A growing trend

Australia and New Zealand don’t currently publish data on these kinds of searches, but there is a growing trend of device search and seizure at US borders. There was a more than fivefold increase in the number of electronic device inspections between 2015 and 2016 – bringing the total number to 23,000 per year. In the first six months of 2017, the number of searches was already almost 15,000.

In some of these instances, people have been threatened with arrest if they didn’t hand over passwords. Others have been charged. In cases where they did comply, people have lost sight of their device for a short period, or devices were confiscated and returned days or weeks later.




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On top of device searches, there is also canvassing of social media accounts. In 2016, the United States introduced an additional question on online visa application forms, asking people to divulge social media usernames. As this form is usually filled out after the flights have been booked, travellers might feel they have no choice but to part with this information rather than risk being denied a visa, despite the question being optional.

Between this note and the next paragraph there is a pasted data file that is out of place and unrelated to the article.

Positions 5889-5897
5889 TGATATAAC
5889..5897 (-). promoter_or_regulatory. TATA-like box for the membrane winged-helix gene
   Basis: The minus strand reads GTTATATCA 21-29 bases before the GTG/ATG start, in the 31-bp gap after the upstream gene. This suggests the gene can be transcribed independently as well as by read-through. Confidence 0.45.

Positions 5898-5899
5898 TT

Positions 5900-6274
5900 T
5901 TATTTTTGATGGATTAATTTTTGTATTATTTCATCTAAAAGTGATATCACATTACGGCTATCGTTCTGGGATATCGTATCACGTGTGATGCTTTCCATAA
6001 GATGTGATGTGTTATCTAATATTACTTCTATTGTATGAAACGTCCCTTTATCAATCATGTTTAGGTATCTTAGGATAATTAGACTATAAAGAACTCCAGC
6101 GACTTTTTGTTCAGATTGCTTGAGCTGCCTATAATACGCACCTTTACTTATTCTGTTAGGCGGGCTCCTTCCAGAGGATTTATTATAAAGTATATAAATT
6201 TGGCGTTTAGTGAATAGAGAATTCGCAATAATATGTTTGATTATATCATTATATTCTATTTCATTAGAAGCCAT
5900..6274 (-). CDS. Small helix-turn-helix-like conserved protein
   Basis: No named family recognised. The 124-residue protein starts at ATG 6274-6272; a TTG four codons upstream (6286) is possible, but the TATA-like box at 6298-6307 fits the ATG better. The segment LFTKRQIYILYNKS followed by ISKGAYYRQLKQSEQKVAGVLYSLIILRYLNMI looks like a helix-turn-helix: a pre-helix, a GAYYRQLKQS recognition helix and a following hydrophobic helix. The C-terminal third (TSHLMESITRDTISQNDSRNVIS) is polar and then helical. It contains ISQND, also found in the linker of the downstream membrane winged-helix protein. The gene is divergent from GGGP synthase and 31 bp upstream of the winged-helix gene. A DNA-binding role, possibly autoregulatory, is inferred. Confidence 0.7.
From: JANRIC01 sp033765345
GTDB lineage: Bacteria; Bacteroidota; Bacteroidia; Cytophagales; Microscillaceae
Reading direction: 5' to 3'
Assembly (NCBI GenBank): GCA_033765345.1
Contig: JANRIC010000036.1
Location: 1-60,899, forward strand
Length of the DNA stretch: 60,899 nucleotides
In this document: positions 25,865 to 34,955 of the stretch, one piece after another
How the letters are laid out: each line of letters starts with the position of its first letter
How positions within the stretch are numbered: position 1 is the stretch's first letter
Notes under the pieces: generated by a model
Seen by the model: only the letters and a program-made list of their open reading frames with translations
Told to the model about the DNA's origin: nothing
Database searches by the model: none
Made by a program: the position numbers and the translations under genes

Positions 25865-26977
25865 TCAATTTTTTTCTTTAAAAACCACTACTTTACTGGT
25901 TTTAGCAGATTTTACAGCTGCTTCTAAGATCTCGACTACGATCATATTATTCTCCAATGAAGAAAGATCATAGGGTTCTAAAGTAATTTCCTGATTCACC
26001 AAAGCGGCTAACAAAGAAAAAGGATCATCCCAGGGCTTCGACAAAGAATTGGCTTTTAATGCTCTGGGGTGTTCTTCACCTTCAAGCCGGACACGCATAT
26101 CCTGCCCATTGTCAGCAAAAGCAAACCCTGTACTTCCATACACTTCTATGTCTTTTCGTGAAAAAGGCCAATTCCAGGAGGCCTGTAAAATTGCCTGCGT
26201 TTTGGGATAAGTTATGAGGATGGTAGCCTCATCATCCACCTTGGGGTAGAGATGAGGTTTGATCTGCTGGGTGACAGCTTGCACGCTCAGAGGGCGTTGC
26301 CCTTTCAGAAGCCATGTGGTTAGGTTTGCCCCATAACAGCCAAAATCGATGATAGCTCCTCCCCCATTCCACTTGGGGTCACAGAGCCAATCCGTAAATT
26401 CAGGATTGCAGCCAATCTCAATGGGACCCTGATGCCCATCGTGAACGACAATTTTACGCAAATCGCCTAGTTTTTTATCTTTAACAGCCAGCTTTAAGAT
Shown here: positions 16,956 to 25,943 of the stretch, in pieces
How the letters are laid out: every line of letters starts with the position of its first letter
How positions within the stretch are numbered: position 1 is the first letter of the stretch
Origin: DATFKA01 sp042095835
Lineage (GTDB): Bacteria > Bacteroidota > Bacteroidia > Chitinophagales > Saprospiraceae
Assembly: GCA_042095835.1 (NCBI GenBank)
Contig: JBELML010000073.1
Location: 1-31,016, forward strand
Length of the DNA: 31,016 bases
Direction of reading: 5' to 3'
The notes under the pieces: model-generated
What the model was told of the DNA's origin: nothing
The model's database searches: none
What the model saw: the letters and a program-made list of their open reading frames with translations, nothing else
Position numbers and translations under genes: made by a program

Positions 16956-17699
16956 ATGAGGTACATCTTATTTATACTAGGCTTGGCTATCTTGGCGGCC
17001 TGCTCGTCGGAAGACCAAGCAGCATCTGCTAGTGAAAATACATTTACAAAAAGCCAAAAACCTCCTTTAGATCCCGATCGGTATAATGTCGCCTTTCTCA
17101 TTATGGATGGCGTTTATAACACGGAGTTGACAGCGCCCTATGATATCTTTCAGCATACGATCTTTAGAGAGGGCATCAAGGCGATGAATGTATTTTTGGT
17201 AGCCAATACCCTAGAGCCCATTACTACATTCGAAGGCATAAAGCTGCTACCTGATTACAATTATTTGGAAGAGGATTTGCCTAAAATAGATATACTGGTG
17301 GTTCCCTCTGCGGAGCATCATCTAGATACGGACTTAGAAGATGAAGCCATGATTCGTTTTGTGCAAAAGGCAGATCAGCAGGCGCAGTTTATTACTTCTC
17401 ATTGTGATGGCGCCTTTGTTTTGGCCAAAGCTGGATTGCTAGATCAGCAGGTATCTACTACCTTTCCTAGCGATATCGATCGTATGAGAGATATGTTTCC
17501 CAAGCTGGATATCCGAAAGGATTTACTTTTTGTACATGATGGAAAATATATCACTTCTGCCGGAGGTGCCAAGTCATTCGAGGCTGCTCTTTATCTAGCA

There is little oversight

Border agents may have a legitimate reason to search an incoming passenger – for instance, if a passenger is suspected of carrying illicit goods, banned items, or agricultural products from abroad.

But searching a smartphone is different from searching luggage. Our smartphones carry our innermost thoughts, intimate pictures, sensitive workplace documents, and private messages.

The practice of searching electronic devices at borders could be compared to police having the right to intercept private communications. But in such cases in Australia, police require a warrant to conduct the intercept. That means there is oversight, and a mechanism in place to guard against abuse. And the suspected crime must be proportionate to the action taken by law enforcement.

What to do if it happens to you

If you’re stopped at a border and asked to hand over your devices and passwords, make sure you have educated yourself in advance about your rights in the country you’re entering.

Find out whether what you are being asked is optional or not. Just because someone in a uniform asks you to do something, it does not necessarily mean you have to comply. If you’re not sure about your rights, ask to speak to a lawyer and don’t say anything that might incriminate you. Keep your cool and don’t argue with the customs officer.




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How secure is your data when it’s stored in the cloud?


You should also be smart about how you manage your data generally. You may wish to switch on two-factor authentication, which requires a password on top of your passcode. And store sensitive information in the cloud on a secure European server while you are travelling, accessing it only on a needs basis. Data protection is taken more seriously in the European Union as a result of the recently enacted General Data Protection Regulation.